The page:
As to the changeover relay, that was my first thought. I have 2 identical relays on the panel (fridge changeover?) but no clear idea on how they relate. In any case I swapped them round to see if anything changed and it didn't appear so, so I'm doubtful the relay is faulty, but I need to do some more testing, especially on the battery which is still prime suspect here. It'll have to wait a week or so though - too busy this week.

I must add that having only just joined this forum I'm really very impressed - lots of good ideas from lots of people willing to give my problem some thought. Many many thanks to all, and hopefully I'll see a resolution in a couple of weeks time - I'll keep you posted.

brian

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Post by brodco on Thu Sep 12, 2013 4:17 pm

Hi wave 

BobK wrote:I've carefully read through these posts and I'm with "jimthefish"  - changeover relay is at fault.
Well I’m sitting firmly on the proverbial fence at the moment. hugegrins 
jimthefish wrote:  This relay is also shows an earth so this changeover relay might be at fault going to earth hence blowing or heating the 30a fuse.
Presumably it’s the coil earth. A short from the main contacts to the coil earth can and does happen. I saw it on a Peugeot 406 a few years ago. With drastic results, part of the wiring loom burnt out and filled the inside of the car with acrid black smoke.

It’s certainly a theory worth investigating but there are still things that don’t seem to make sense. Why is the fuse on the leisure battery side getting hot. The fault(short) is only present when the relay is closed so it’s on the alternator side  (otherwise it would be present when engine was not running).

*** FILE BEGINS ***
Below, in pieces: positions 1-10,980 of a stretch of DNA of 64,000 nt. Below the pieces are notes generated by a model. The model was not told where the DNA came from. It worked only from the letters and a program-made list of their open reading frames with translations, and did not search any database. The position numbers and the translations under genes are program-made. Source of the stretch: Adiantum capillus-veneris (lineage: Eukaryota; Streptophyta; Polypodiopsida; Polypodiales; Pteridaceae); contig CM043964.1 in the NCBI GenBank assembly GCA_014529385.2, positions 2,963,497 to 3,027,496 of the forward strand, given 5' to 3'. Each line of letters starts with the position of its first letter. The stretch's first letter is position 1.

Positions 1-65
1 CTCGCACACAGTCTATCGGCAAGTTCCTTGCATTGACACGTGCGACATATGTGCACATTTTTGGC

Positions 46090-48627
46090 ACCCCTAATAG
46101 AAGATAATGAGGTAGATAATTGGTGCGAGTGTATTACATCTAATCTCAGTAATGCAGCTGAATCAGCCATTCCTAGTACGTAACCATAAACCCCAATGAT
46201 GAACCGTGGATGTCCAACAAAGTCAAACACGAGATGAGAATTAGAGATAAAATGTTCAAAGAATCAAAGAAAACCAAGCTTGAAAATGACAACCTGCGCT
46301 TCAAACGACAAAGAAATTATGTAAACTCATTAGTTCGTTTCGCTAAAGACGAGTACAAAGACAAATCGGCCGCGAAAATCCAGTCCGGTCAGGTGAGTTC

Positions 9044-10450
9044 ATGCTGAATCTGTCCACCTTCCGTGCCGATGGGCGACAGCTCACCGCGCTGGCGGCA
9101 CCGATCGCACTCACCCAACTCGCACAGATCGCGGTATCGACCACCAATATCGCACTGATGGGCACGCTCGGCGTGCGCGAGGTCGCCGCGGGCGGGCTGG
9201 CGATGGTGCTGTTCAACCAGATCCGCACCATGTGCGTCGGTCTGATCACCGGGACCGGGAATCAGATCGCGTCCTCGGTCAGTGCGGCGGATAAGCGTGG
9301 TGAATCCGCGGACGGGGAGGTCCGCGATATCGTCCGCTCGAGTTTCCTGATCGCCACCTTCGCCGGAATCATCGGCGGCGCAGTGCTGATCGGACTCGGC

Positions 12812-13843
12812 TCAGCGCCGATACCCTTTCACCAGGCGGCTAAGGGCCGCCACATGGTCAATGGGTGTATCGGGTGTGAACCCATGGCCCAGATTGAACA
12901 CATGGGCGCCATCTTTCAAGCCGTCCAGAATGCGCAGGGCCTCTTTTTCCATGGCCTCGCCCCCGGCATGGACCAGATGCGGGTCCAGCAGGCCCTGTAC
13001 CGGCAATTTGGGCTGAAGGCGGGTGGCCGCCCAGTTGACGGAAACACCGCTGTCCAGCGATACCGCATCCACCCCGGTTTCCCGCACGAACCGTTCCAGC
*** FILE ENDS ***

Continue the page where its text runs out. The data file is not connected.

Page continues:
I’d expect the alternator to be providing the bulk of the current. If the short was low enough resistance to draw current from the alternator AND the leisure battery the problem would be self limiting (at least as far as the fuse heating was concerned) because once the leisure battery was flat it would never recharge.

Unless -- it’s been on EHU in between runs! I wonder think_smiley_46 

Also If there is a short on the alternator side why isn’t it draining the starter battery?

I’ll certainly be interested in what it turns out to be.

Brod
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Post by Peter Brown on Fri Sep 13, 2013 9:13 am

I'm sat on a very misty site in St Malo and have (for the first time ever) found a FON wifi site I can use for free.

I've had a good read and can follow everyone's logic but without hands on the van its very difficult.

One thing however is a fact, the fuse is getting hot. That must be because there is resistance to the current, whatever it is and wherever it goes. The fuse design would not allow it to get that hot when passing current at its rated value therefore the resistance causing the heat must be at one (or both) of the physical connections to the fuse.

PS a way to establish roughly the current is to gradually reduce fuse sizes till one blows eg 25A, 20A, etc.

Peter
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Post by jimthefish on Fri Sep 13, 2013 11:00 am

Ok hope this is how to let members see the wiring diagram and I haven't put my life in pictures on the site.
[You must be registered and logged in to see this link.]

OK looks as if I have also put my cab collapsible table pictures on. Used to think I was good with computer for my age as I'm on several CNC and technical web sites and run a stained glass website but this takes the biscuit for uploading stuff.
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Post by Peter Brown on Fri Sep 13, 2013 4:20 pm

I'm guessing that this diagram was drawn for Ford conversions as the split charge relay that connects the vehicle and leisure batteries together when the alternator is running is missing. Ford supplied that (and the leisure battery) as part of their installation.

The relay shown disconnects the leisure battery from the habitation circuitry and connects it to the fridge when the alternator activates the relay.